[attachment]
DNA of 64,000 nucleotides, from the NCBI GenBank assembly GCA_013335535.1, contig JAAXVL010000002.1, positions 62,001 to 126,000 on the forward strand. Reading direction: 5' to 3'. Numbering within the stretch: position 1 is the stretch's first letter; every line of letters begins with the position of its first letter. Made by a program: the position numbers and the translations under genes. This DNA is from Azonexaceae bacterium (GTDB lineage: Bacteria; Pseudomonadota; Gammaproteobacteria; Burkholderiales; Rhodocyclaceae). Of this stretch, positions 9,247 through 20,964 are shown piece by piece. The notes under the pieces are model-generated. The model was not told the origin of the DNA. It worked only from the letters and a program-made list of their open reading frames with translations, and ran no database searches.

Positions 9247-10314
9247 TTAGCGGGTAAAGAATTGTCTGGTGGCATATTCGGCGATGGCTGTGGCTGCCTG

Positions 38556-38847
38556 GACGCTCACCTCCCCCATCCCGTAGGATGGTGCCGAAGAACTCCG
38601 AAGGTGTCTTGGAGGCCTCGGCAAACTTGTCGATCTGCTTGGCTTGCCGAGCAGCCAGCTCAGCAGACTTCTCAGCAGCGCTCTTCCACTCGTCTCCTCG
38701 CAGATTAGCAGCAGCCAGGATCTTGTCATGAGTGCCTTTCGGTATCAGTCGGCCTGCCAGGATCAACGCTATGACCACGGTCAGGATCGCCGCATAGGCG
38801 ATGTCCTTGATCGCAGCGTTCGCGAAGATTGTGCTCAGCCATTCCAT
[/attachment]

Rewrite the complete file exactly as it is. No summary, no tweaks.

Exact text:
DNA of 64,000 nucleotides, from the NCBI GenBank assembly GCA_013335535.1, contig JAAXVL010000002.1, positions 62,001 to 126,000 on the forward strand. Reading direction: 5' to 3'. Numbering within the stretch: position 1 is the stretch's first letter; every line of letters begins with the position of its first letter. Made by a program: the position numbers and the translations under genes. This DNA is from Azonexaceae bacterium (GTDB lineage: Bacteria; Pseudomonadota; Gammaproteobacteria; Burkholderiales; Rhodocyclaceae). Of this stretch, positions 9,247 through 20,964 are shown piece by piece. The notes under the pieces are model-generated. The model was not told the origin of the DNA. It worked only from the letters and a program-made list of their open reading frames with translations, and ran no database searches.

Positions 9247-10314
9247 TTAGCGGGTAAAGAATTGTCTGGTGGCATATTCGGCGATGGCTGTGGCTGCCTG

Positions 38556-38847
38556 GACGCTCACCTCCCCCATCCCGTAGGATGGTGCCGAAGAACTCCG
38601 AAGGTGTCTTGGAGGCCTCGGCAAACTTGTCGATCTGCTTGGCTTGCCGAGCAGCCAGCTCAGCAGACTTCTCAGCAGCGCTCTTCCACTCGTCTCCTCG
38701 CAGATTAGCAGCAGCCAGGATCTTGTCATGAGTGCCTTTCGGTATCAGTCGGCCTGCCAGGATCAACGCTATGACCACGGTCAGGATCGCCGCATAGGCG
38801 ATGTCCTTGATCGCAGCGTTCGCGAAGATTGTGCTCAGCCATTCCAT